||Heart rate, skin conductance, and explicit responses to juice samples with varying levels of expectation (dis) confirmation
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||Food Quality and Preference
||/vuams-pubs/Heart rate, skin conductance, and expli...pdf
||Autonomic nervous system, Heart rate, Skin conductance, Taste disconfirmation, Expectations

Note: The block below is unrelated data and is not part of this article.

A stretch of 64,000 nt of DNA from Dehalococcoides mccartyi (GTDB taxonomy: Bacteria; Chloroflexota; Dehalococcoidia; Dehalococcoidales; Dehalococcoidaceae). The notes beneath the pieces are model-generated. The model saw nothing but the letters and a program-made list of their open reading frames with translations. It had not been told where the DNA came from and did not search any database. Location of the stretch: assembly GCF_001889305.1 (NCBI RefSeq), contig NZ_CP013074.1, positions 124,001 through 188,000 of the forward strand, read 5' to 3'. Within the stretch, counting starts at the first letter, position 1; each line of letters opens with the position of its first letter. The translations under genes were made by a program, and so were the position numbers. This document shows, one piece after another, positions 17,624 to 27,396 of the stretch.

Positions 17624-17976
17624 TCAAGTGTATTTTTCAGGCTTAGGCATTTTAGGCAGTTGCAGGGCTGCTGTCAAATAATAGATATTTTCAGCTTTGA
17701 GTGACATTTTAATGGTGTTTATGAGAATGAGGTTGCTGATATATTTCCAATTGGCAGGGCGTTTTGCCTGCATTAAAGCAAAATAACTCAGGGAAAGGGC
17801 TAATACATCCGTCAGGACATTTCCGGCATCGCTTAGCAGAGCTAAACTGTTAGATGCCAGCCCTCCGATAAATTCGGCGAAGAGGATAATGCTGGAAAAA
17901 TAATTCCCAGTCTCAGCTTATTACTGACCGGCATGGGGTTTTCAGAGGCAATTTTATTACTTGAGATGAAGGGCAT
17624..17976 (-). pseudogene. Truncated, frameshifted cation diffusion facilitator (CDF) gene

||Disconfirmations between consumers’expectations and a product’s actual properties can lead to different re-sponses in consumers. Most researchers study these responses focusing on thefinal judgement of the product.However, looking at consumers’physiological responses like those of the autonomic nervous system (ANS) couldhelp complement what is known about consumer reactions andfinal response to disconfirmed expectations. Thisstudy evaluated how ANS responses change when tasting juice samples that were as expected, that differedslightly, or that differed greatly from manipulated expectations and whether these responses vary from thoseobtained when there is no manipulation of expectations.Eighty-six participants tasted fruit and vegetable juices in two separate sessions. They were divided in twoconditions. In Condition A, expectations were manipulated by showing participants the image of an ingredientand then providing them with a juice whoseflavour was as expected, differed slightly, or differed greatly fromthat of the image. In Condition B, each juice wasfirst tasted without explicit information shown beforehand andthe image of the ingredient was shown afterwards. The images were the same as in Condition A. Heart rate andskin conductance were measured. To confirm that participants perceived confirmations and large and smalldisconfirmations when tasting the juices, they rated the samples in different sensory properties before and aftertasting them. Results from most of the sensory ratings, except sourness and taste intensity, showed that parti-cipants perceived the designed confirmation and disconfirmation of expectations accordingly. Regarding ANSresponses, heart rate had a larger increase during the second session than during thefirst. Skin conductanceresponses increased in Condition A but decreased in Condition B. In conclusion, our design managed to createconfirmations and varying levels of disconfirmations. ANS responses did not capture them but seemed to capturefactors like attention and the orientation response.